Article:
At a final hearing in a custody case, the attorneys must remain diligent to prevent the trial court’s consideration of inadmissible evidence considered at a temporary hearing. Appellate case law has held that, because Uniform Superior Court Rule 24.5 applies only to temporary hearings, application of that rule to a final hearing impermissibly restricts a party’s right of cross-examination. Reversible error accordingly has resulted from a judge supporting a final custody decision with testimonial evidence from affidavits.(5) Nonetheless, when a trial court has notified the parties of its intent to consider temporary hearing evidence at trial, a party likely will lose the right to appeal a court’s erroneous reliance on affidavit testimony to reach its final custody decision, unless the party makes a timely objection to the court’s consideration of the affidavits submitted at the temporary hearing.(6)

Likewise, while governing law should require a trial court to base its final custody decision on some evidence other than inadmissible hearsay statements, the parties’ attorneys bear the onus of policing that requirement.(7) After all, hearsay evidence remains legal and admissible absent proper objection.(8)

Properly objecting to and combating hearsay at a final custody hearing seems especially important concerning children’s out of court statements. Although minor children cannot testify at a temporary hearing without leave of court, they can be questioned by the judge in chambers, and the judge can relax the strict rules of evidence so as to consider the children’s statements in fashioning a temporary custody award in their best interests.(9) Appellate cases have held that, if the children’s statements to the judge were not transcribed, the judge could not use those statements to support a final custody decision.(10) The law seems less clear whether a judge can rely at trial on transcribed children’s statements, even over objection. In all probability, absent objection, a judge could rely at trial on a prior interview with a child whether transcribed or not. And even with a proper objection to the court’s consideration of a child’s interview, if the judge has indicated an intent to rely at trial on temporary hearing evidence, an attorney may need to call the child as a witness at trial in order to counter the absence of prior cross-examination during the in-chambers interview.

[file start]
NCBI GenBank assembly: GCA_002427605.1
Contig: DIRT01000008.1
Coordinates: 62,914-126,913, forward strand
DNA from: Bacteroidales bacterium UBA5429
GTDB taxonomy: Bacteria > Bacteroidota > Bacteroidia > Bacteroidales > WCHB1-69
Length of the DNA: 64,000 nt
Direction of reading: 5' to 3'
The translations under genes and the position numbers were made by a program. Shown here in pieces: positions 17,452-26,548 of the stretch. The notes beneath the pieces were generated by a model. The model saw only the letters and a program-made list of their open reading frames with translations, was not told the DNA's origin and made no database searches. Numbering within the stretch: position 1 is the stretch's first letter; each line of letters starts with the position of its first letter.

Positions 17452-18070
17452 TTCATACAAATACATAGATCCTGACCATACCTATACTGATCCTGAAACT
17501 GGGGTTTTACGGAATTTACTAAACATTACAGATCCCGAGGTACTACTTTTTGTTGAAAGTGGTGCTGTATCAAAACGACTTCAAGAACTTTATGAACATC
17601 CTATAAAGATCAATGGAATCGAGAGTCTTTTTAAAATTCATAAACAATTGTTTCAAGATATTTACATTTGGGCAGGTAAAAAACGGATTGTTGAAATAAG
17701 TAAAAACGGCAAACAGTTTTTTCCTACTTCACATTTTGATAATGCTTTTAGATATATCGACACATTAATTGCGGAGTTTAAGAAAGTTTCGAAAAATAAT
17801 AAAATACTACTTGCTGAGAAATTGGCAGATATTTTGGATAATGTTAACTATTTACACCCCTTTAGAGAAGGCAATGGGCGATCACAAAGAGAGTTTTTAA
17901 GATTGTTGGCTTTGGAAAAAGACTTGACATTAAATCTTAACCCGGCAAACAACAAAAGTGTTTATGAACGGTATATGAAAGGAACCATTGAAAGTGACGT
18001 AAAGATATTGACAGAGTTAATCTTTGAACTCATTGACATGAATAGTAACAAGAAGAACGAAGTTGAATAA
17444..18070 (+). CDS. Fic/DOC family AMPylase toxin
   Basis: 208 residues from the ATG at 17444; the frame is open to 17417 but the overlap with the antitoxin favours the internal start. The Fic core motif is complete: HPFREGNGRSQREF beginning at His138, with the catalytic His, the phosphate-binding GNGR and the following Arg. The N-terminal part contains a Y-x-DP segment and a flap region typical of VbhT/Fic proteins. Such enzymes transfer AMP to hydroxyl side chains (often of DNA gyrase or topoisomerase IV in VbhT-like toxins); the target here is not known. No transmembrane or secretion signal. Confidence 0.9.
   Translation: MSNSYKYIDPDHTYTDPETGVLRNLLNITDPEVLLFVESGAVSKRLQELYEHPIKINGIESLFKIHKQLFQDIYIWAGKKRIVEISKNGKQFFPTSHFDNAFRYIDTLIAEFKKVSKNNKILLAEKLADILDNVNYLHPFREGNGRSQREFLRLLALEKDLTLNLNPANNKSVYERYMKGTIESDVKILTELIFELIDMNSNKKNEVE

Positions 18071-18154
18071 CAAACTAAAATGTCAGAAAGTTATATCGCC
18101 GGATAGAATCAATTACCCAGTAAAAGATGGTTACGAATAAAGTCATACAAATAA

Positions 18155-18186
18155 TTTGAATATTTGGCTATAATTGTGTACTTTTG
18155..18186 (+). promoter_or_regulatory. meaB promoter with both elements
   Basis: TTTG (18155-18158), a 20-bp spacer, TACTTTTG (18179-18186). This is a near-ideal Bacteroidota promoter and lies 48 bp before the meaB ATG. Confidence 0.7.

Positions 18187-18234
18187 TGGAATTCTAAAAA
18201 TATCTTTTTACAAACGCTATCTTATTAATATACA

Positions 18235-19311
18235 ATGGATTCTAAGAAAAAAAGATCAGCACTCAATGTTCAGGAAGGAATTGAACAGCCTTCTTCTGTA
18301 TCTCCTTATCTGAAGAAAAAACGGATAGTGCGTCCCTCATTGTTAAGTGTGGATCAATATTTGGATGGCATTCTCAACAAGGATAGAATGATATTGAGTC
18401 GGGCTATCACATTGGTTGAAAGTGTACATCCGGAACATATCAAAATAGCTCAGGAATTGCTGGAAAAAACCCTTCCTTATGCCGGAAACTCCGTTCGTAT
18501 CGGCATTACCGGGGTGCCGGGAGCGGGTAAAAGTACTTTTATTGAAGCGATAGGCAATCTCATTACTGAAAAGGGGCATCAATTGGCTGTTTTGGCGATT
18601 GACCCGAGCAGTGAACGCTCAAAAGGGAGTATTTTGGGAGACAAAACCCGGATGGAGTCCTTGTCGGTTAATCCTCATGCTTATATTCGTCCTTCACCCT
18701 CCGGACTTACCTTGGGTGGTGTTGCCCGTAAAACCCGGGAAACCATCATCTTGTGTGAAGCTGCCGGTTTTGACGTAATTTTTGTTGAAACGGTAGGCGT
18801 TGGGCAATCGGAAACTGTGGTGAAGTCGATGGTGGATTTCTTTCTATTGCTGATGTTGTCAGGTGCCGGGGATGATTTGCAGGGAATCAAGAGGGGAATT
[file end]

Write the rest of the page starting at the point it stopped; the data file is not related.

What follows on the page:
At least where no party lodges an objection, a trial court which notified the parties of its intent to rely on evidence at a temporary hearing seemingly may refuse to hear redundant testimony at trial from a witness who testified at a temporary hearing.(11) But testimony at a final custody hearing rarely should be redundant of a witness’s temporary hearing testimony, given the more relaxed rules of evidence at a temporary hearing and the more limited focus of the court’s inquiry on a temporary custody decision. In particular, the party against whom a witness testified at the temporary hearing may want to subpoena that witness for trial and question him/her beyond the scope of the temporary hearing testimony. Through proper questions and objections, the attorneys at trial will bear the obligation to ensure that the hearsay rules and other rules of evidence are enforced and that the witness’s testimony cures any deficiencies in his/her limited testimony at the temporary hearing.

(1) Pace v. Pace, 287 Ga. 899, 700 S.E.2d 571 (2010). (2) Id., 287 Ga. at 900-901. (3) Id., citations omitted. (4) McManus v. Johnson, 356 Ga.App. 880, 883m 849 S.E.2d 708 (2020). (5) Camp v. Camp, 213 Ga. 66-70(2), 97 S.E.2d 125 (1957); Carroll v. Carroll, 307 Ga.App. 143, 704 S.E.2d 450, 450-451 (2011); and Mink v. Mink, 195 Ga.App. 760, 761(1), 395 S.E.2d 237 (1990). (6) Camp, supra, 213 Ga. at 69(2). (7) See Woodruff v. Woodruff, 272 Ga. 485, 486-488(1), 531 S.E.2d 714 (2000). (8) O.C.G.A. § 24-8-802. (9) Frank v. Lake, 266 Ga.App. 60, 62(1), 596 S.E.2d 223 (2004). (10) Id, citing Kohler v. Kromer, 234 Ga. 117, 118-119, 214 S.E.2d 551 (1975). (11) Jewell v. McGinnis, 333 Ga. App. 108, 110(2), 775 S.E.2d 539 (2015). See also Simmons v. Wilson, 343 Ga.App. 857, 806 S.E.2d 267 (2017).